Saturday, January 2, 2010

Risotto: Step Aside Rice-A-Roni

For some reason Risotto is thought of as this Italian delicacy served in fancy restaurants. I blame Seinfeld. Risotto is peasant food! They took rice, cooked it in broth and ate it. There's no mystery in the making, no revelation that is being guarded by an armed staff of chefs. In fact I can show you how to make it right now and the only thing you'll really need is extra arm power, because it does involve a lot of stirring.

What you'll need:

  • large pot
  • large knife
  • wooden spoon
  • liquid measuring cup
  • dry measuring cup
  • small bowl
  • large bowl
  • ladle

  • 1 medium sized onion, rough to finely chopped
  • 1 1/2 cup of aborio rice
  • 2 - 3 tablespoons olive oil (or butter)
  • 5 cups of chicken or vegetable stock
  • 1/4 to 1/2 cup of grated peccorino romano or parmesan cheese

The Set Up: I shouldn't have to mention this - BUT I WILL.....

You should have all your ingredients measured out before you embark on this mission. Why? Mostly because I said so and while I may not have the best spelling in the world I can still cook circles around you, buddy. When you have all your crap together, measured and set out in those cute little bowls I'm sure you wasted your money on, you'll have an easier time when the additions come into play. Nothing is worse than having a pot going and your dinner burning while you muck about with a spoon measure.

  1. open up the cans of stock
  2. use the liquid measure to get 5 cups of stock into a large bowl
  3. measure out the rice you need and stick it in a smaller bowl
  4. and have the grated cheese PRE-GRATED and ready to roll

Step 1: Mack the Knife

Make sure your knife is sharp (always always always!) because a sharp knife makes everything easier! If you're new to the site or need a refresher course on chopping onions here's the link. You don't have to get too carried away with the knife. Now there's a statement... As long as you have the onion diced fairly small, you'll be fine.

Put your pot on the stove, add the olive oil, turn the heat on medium and start clarifying your onions. What do I mean by clarifying onions? When you add the onions to the oil you have a choice. You can brown them which releases the sugars and caramelizes them so you get a very sweet flavor. Browning them requires only a little stirring action on your part. Or you can clarify the onions, which means the sugars are released but not caramelized, resulting in a more subtle and less sugary flavor. This is what you do when you're making soups, stews and risottos and requires a lot of stirring to prevent the onions from browning.

SO - after you have the oil, heat and onions together like the Culinary Holy Trinity, stir that bitch! Listen for the sizzle of the onions to know when you can start timing. You'll notice after 2 minutes or so that the onion is getting translucent. Keep going for another 2 or 3 minutes until you have a decently clear look to the onions.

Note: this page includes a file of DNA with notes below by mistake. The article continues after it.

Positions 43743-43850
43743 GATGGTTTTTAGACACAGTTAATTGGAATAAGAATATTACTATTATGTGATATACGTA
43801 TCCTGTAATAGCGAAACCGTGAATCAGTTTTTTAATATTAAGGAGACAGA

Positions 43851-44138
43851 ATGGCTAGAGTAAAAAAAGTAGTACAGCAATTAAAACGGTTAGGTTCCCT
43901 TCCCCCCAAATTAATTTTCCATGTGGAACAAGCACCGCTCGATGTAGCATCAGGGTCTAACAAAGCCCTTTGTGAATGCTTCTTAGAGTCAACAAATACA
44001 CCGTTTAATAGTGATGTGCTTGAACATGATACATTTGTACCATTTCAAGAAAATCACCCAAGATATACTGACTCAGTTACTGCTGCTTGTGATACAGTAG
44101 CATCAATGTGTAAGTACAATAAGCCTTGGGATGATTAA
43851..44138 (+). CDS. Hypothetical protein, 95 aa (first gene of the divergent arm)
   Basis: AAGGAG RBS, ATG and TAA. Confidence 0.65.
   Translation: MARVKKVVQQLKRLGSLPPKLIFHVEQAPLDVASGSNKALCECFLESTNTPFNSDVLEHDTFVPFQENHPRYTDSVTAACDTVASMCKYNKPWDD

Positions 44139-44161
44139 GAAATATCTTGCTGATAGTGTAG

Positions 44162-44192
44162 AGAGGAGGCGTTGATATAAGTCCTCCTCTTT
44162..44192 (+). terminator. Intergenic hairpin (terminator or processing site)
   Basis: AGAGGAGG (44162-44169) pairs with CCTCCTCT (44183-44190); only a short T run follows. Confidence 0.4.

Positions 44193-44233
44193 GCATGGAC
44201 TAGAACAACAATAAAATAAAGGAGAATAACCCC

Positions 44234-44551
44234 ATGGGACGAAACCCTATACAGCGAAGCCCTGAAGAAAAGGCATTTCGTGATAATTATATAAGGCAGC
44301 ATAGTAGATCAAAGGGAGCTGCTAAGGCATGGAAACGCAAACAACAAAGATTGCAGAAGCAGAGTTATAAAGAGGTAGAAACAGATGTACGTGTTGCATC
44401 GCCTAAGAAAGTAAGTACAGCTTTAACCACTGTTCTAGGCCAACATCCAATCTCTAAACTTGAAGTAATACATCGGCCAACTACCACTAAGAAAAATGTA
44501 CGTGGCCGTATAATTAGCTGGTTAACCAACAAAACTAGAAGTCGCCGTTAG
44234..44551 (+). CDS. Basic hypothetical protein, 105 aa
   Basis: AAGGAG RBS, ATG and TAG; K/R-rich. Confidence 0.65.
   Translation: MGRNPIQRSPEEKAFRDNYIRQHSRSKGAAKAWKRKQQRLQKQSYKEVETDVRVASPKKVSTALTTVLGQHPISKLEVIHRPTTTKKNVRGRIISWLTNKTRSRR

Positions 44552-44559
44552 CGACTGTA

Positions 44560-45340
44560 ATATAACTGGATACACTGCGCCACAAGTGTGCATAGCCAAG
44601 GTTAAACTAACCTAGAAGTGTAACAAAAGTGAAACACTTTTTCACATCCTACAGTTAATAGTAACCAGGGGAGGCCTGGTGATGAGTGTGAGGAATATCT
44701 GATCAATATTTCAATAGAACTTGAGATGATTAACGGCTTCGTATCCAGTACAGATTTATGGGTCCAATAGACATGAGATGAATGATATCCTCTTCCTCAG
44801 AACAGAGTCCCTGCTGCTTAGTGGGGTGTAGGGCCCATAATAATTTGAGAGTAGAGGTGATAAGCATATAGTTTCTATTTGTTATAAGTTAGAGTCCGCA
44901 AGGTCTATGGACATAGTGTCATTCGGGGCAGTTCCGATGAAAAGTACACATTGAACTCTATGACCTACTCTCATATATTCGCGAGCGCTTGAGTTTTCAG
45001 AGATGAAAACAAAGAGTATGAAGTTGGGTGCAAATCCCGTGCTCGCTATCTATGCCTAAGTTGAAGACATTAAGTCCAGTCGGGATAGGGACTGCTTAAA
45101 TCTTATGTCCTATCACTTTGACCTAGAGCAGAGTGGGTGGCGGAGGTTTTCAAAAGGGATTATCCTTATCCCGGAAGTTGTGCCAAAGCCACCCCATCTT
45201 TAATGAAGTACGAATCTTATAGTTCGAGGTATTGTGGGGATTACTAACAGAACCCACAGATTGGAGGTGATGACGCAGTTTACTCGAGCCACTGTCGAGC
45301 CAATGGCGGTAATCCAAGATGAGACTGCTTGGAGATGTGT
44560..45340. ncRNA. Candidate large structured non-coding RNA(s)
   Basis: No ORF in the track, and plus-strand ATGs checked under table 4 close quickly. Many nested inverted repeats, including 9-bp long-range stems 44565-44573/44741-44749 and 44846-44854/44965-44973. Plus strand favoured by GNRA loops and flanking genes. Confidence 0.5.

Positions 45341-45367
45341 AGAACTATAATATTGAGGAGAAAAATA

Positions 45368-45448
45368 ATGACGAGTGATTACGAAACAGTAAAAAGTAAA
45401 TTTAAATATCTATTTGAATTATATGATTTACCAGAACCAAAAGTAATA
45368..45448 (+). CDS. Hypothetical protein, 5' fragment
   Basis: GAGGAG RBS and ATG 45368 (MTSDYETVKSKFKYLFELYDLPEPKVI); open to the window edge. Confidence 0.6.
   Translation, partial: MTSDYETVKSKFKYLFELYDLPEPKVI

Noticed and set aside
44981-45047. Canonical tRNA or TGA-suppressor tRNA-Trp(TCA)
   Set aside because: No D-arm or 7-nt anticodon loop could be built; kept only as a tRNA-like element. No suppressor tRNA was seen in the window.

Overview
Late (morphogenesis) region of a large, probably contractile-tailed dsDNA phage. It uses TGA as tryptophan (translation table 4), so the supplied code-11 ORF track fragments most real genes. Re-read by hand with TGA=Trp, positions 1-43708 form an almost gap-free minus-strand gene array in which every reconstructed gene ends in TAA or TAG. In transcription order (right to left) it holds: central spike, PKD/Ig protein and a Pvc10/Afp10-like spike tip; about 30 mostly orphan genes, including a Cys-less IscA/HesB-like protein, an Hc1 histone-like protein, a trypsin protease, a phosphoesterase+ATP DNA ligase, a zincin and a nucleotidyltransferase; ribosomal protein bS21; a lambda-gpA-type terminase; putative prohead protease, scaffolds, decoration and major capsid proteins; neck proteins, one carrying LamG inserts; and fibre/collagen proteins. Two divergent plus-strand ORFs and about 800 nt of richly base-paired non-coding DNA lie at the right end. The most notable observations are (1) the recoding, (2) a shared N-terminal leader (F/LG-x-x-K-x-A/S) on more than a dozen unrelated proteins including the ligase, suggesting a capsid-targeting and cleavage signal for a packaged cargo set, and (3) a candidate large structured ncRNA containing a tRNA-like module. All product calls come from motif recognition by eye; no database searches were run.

Step 2: Rice Boogaloo

Shut up. It's hard to come up with this stuff by myself and teach you infants how to cook at the same time.

Add the rice to the clarified onions and mix it up for about 3 minutes. You want to get the rice warmed up and start the cooking process. It'll make life easier. Once the rice is cooked a bit, start adding the stock.

Step 3: The Stock and You

DO NOT ADD ALL OF THE STOCK AT ONCE!!!!!!!!!!!!!!!! Yeah I saw that look in your eye. You were all like, "Me add stock now! POUR!" Yeah you said, "POUR" as you were doing it. I know all, see all, taste only MY cooking for a reason. -Sigh-

To add the stock, which should be measured out into that large bowl mentioned above, take the ladle and add 1 ladle full. Stir the rice until the liquid is absorbed. This is what's going to give you that creamy texture. Add another ladle full, stir til absorbed. Sensing a pattern here? The stock is added about 1/2 cup at a time, which is roughly how much a ladle holds. When you have made this recipe a dozen times you can eye ball the measurements but until then you belong to the numbers! Keep stirring the whole time. This will prevent the rice from burning and speed up the absorption of the stock.

After all the stock as been added in batches and absorbed by the rice, it should have a very creamy consistency. NOW - sometimes you won't have to use all of the stock you measured out, especially if you're doing a double batch, so watch the rice and TASTE IT. If it crunches, add more stock. If there is a bite to it (not crunchy but not mushy) then you can stop adding stock. If you like a thinner risotto, add more stock. If you like it thicker, use less stock. Just make sure the rice isn't crunchy.

Step 4: Say Cheese

Add in about 1/4 cup of the grated cheese. Some people like very cheesy risotto, and there's nothing wrong with that. But make sure the cheese does not over power the rest of it. Notice how I never mentioned adding salt in the recipe? That's because the salt comes from the stock and the cheese that gets added. Unless you're using low sodium/no sodium stock you won't need to add salt. Remember: You can always add, but not take away.

This will serve about 4 to 6 people and can be used as a main or side dish. The only catch is that you have to serve it right away. It's basically a starch bomb and gets very stodgy very quickly.  It'll keep for about a week and yes you can make it fancy by adding fish or vegetables, but this is the plain jane version I served at one of my parties and it was a huge success.

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